Agricultural Advisory Committee Resources

Tools are available for Agricultural Advisory Committees (AACs). In addition to an inventory of best practices, there is detailed information about how to start a successful committee. Staff are available to help, whether you are starting a committee for the first time or ensuring that an existing one is functioning as well as possible.

Starting a Successful Agricultural Advisory Committee

First Steps

  • Make contact with Ministry of Agriculture staff to discuss AAC formation;
  • Speak to other jurisdictions with AACs about their experience;
  • Identify agricultural groups in the area;
  • Assign specific staff to provide on-going support and ensure the AAC functions smoothly. Many communities assign a planner and secretarial support. These staff members can help distribute information to AAC members, book meeting rooms, and record and forward minutes and decisions to the council or board;
  • Develop a clear 'terms of reference', while providing a degree of flexibility so that it can meet local needs.
  • View our Model Terms of Reference

Appointing Members

  • To gain the best advice on agricultural issues, at least two-thirds of the AAC members should be farmers. Appointments should represent a cross-section of commodity types that are important within the community. Where relevant, include a representative from the agricultural processing or distribution sector;
  • Contact agricultural groups for advice on possible appointments and discuss the relationship that the committee will have with each group. Ideally, a broad-based agricultural group will nominate agricultural advisory committee members from its membership.  If not, local agricultural groups could nominate most members and elected officials could appoint a few members;
  • Discuss possible appointments with Ministry of Agriculture staff;
  • Ensure that a strong, committed chairperson is available. Consider designating a member of the agricultural community as the chairperson to encourage fruitful discussion and effective decision-making;
  • To establish a solid link between the AAC and the Council or Regional Board, appoint a Council or Board member to be responsible for staying updated on the AAC’s activities and reporting back to the Council or Board;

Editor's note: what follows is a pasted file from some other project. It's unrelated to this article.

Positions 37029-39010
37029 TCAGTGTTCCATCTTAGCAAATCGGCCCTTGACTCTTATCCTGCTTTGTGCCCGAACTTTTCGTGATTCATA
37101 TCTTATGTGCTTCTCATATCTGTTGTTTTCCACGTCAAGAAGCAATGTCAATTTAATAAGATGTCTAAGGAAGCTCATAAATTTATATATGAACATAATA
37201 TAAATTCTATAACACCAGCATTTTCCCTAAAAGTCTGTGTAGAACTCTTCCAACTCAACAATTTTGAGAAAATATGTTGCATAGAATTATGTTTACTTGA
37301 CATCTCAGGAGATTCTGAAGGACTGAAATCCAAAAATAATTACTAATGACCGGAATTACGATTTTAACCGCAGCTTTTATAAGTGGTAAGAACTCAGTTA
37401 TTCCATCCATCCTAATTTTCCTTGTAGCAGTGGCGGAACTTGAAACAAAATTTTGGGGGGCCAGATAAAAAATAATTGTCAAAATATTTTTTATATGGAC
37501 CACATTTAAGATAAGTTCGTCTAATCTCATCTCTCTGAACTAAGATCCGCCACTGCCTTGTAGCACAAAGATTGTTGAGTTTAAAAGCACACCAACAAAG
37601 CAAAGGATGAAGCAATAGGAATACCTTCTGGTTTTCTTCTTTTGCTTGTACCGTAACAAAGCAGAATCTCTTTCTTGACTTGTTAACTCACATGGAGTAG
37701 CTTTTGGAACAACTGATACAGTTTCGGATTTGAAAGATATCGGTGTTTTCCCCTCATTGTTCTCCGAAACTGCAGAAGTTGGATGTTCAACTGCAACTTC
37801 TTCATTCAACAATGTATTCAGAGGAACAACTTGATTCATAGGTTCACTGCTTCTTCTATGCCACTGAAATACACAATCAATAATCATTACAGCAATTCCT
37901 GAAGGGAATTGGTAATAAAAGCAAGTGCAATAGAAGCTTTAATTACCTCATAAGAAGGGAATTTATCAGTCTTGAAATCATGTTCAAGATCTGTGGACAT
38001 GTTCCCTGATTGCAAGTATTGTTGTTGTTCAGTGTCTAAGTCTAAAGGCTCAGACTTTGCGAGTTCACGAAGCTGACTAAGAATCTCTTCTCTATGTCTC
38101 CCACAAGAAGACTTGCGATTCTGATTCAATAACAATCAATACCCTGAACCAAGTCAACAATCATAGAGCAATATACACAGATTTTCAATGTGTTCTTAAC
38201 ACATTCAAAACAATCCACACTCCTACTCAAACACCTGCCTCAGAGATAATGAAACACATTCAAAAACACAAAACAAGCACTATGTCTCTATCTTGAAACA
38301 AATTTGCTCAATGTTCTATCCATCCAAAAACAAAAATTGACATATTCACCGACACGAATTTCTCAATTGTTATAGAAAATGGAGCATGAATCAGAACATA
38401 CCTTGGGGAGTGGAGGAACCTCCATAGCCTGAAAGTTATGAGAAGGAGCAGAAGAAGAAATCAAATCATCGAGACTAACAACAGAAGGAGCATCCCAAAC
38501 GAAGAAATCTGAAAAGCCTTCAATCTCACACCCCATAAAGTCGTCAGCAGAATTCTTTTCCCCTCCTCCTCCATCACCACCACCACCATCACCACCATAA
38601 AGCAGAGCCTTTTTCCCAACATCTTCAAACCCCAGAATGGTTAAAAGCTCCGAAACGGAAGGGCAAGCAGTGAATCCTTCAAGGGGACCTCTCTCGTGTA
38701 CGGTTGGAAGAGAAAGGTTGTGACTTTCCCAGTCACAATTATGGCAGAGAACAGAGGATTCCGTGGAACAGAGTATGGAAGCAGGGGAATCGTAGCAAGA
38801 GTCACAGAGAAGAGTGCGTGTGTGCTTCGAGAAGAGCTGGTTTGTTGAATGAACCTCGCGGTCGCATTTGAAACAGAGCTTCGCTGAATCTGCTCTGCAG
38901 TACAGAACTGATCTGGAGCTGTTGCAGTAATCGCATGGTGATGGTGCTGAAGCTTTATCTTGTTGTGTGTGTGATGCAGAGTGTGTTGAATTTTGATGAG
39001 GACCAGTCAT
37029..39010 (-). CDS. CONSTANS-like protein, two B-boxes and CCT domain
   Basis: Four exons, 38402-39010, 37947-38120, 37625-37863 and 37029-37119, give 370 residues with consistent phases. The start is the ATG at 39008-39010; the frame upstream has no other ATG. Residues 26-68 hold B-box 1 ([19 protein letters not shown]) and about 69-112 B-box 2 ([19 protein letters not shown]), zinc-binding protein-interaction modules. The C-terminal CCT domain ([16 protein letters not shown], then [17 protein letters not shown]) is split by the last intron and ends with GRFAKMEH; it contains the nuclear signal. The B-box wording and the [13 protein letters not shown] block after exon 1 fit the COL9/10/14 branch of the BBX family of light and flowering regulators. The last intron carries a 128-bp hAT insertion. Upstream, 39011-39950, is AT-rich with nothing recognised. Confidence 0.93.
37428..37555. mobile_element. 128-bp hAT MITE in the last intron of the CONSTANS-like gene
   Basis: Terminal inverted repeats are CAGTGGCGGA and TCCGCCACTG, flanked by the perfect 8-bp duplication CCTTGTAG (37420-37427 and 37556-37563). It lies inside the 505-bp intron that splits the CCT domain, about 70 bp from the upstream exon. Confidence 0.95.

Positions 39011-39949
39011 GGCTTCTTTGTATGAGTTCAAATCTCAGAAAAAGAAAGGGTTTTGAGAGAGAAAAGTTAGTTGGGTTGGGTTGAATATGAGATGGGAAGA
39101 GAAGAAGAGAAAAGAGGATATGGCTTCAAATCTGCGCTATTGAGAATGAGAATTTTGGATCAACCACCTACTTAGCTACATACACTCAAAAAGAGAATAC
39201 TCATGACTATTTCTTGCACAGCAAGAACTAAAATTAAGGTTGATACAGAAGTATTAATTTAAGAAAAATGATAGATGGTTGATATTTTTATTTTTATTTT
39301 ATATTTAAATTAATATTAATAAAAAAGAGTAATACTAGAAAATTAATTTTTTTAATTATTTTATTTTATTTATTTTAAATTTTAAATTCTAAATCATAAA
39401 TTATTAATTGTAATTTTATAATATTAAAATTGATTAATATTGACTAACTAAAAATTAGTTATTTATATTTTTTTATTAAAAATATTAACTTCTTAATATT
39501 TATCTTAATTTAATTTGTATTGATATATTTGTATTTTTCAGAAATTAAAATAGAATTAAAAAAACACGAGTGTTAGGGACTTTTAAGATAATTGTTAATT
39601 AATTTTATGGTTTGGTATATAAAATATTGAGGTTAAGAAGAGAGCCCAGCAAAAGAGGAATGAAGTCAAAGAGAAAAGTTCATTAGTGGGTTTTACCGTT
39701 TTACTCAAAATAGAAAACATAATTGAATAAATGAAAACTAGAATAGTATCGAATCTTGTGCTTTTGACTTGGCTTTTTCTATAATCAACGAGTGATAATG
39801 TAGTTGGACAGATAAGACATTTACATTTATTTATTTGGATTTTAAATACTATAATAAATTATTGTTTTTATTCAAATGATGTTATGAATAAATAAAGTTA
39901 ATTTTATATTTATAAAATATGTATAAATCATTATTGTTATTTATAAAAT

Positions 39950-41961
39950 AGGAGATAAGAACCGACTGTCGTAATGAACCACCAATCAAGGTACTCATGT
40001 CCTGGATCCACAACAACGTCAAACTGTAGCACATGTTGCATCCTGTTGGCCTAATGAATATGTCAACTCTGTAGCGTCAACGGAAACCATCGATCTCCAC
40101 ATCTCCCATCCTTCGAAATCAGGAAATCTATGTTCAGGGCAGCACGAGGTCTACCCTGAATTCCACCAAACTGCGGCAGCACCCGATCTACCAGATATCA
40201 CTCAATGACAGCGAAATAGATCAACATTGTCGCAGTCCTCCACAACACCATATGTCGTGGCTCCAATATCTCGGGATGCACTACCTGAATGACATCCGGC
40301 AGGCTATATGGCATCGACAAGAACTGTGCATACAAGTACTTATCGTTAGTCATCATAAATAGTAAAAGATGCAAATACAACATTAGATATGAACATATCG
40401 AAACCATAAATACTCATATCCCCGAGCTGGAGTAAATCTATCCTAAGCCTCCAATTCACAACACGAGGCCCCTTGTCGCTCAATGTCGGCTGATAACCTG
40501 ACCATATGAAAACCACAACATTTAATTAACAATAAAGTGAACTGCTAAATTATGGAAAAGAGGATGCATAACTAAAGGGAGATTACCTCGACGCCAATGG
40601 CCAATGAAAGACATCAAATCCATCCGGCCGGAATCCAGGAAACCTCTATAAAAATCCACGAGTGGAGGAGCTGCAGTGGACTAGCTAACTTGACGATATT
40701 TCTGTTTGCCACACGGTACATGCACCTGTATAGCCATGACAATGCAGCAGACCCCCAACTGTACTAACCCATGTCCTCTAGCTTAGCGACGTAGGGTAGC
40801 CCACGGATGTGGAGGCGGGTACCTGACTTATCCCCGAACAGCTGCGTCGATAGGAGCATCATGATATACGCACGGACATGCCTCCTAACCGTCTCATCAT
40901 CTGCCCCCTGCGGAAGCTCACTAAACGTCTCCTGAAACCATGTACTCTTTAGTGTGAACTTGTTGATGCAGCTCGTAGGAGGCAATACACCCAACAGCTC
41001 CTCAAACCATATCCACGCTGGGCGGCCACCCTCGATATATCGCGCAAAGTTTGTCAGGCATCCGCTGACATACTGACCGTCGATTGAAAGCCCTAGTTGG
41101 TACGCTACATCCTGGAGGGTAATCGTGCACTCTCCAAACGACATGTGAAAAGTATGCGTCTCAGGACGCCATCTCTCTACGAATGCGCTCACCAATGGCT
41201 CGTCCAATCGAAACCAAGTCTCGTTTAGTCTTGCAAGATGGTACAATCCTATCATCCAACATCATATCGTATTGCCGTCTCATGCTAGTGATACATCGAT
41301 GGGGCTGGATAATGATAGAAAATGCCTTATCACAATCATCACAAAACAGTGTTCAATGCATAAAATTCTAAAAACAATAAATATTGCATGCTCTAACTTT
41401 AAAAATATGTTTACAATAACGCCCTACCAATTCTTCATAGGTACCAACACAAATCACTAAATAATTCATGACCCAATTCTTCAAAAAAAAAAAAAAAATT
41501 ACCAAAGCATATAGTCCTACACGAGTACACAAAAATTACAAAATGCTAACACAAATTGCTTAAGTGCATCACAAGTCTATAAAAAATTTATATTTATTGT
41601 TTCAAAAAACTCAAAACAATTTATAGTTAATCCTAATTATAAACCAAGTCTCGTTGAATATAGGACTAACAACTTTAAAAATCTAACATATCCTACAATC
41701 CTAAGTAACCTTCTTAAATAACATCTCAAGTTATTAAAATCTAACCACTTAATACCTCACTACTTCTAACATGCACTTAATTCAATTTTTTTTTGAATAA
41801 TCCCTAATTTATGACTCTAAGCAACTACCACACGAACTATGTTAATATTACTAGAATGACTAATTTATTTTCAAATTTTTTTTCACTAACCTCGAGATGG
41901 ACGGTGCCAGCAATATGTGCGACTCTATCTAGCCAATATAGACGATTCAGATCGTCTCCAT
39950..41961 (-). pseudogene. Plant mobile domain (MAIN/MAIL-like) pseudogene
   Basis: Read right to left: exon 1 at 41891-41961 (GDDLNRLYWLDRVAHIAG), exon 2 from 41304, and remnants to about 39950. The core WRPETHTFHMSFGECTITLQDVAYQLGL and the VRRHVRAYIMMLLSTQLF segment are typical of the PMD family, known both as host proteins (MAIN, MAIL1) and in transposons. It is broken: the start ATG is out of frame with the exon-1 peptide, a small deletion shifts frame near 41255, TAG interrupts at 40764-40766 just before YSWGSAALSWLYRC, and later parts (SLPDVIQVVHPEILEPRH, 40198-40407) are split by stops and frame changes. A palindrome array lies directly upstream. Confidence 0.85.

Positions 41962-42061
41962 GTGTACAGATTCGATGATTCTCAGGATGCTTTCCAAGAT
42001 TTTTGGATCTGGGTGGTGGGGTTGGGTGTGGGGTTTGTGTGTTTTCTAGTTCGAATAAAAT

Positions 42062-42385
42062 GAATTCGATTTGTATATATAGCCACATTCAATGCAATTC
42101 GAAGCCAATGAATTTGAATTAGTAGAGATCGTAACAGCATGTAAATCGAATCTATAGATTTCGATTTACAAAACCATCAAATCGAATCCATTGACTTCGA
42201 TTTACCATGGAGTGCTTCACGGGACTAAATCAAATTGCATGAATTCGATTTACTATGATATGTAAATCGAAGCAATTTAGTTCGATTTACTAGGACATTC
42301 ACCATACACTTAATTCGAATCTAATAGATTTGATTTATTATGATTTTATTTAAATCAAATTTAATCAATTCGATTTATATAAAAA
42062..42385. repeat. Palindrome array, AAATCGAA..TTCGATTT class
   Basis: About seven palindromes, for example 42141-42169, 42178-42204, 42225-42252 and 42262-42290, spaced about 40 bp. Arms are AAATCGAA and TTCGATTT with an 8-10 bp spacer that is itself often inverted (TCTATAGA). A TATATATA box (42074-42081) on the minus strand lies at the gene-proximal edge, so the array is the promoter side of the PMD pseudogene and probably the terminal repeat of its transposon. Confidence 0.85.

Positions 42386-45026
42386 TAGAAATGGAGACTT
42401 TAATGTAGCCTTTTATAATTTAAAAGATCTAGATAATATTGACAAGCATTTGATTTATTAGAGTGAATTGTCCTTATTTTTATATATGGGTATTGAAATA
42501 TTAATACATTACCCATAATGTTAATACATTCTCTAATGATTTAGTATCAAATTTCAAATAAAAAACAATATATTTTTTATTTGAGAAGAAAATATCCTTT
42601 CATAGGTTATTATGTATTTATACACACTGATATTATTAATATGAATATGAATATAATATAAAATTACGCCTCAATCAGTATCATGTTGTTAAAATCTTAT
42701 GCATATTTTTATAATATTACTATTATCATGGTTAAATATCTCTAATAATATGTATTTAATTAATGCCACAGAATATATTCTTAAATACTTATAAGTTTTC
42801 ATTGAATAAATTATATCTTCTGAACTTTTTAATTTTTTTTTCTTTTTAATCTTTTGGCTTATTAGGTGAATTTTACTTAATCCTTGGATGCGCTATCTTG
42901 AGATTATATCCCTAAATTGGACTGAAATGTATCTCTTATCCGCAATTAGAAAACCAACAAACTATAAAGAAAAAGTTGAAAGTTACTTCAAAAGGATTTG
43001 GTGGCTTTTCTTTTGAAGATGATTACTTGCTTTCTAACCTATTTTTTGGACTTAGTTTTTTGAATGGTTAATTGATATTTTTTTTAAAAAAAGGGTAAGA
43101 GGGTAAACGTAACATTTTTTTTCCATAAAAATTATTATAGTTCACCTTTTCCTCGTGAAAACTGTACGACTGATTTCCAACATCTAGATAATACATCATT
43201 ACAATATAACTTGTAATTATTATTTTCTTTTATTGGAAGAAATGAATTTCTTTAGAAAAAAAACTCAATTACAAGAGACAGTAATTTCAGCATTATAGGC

• Consider appointing a university representative involved with agricultural courses or research;
  • If the agricultural area includes other major land uses such as rural residential, forestry or recreation, consider including people that represent these interests, but ensure that farmers remain the majority of the membership;
  • Where there are inter-related issues and a local government has several committees, consider having joint meetings or “cross-over” committee members. For example, there is often a strong relationship between agriculture and economic development. Members could be appointed to sit on both the agricultural advisory committee and economic development committees or commissions. Other examples include environment, planning advisory, parks and recreation, transportation, or healthy community committees;
  • Non-voting members could include municipal or regional district planning staff and secretarial staff, Ministry of Agriculture staff and Agricultural Land Commission staff and council or board members;
  • Set term limits for appointments and indicate the number of times an individual can be renewed. Jurisdictions with few farmers may want to choose longer term limits;
  • Specifically, in order to keep things fresh and build leadership capacity, consider limiting the term of office for the chairperson.

Once the Committee is Formed

  • Put the best interests of agriculture forward and be a credible source of agriculture-related information for the Council or Board;
  • Have patience, as it often takes time for new committees to “find their feet” and for the Council or Board to feel comfortable with its new committee. Don’t get discouraged!

Best Practices

  • Plan meeting times with daily and seasonal farming schedules in mind. It may make sense to have less frequent meetings during planting and harvest, or evening meetings;
  • Establish and follow conflict of interest guidelines so that members understand when they should leave the discussion. Where applicable, the Community Charter conflict of interest guidelines should be followed;
  • Make sure the local government staff liaison contacts members regularly, especially when meetings are infrequent (e.g. through monthly email updates);
  • Encourage the AAC to tackle day-to-day issues as well as broader initiatives. Note: If the AAC is an official Advisory Planning Committee under section 898 of the Local Government Act, the AAC's activities need to be outlined in a bylaw. Any additional activities need to be directed by the Council or Board;
  • Maintain a clear, effective relationship between the AAC and Council or Regional Board and provide frequent updates on AAC activities. When possible, connect with Council or Regional Board members informally through lunches and other social engagements;
  • For other key committees or commissions, appoint an AAC member to act as liaison;
  • Connect with the farm community beyond AAC members.

Additional Ways to Link to the Farm Community

  • Appoint farm representatives to advisory planning commissions and other committees
  • Seek the advice of farmers’ institutes and commodity groups
  • Maintain contact with staff at the Ministry of Agriculture and Agricultural Land Commission
  • Appoint a Council or Board member as the farm/ranch liaison
  • Designate a specific staff person to focus on agricultural issues
  • Coordinate farm tours and on-farm workshops for local government staff, politicians and/or the public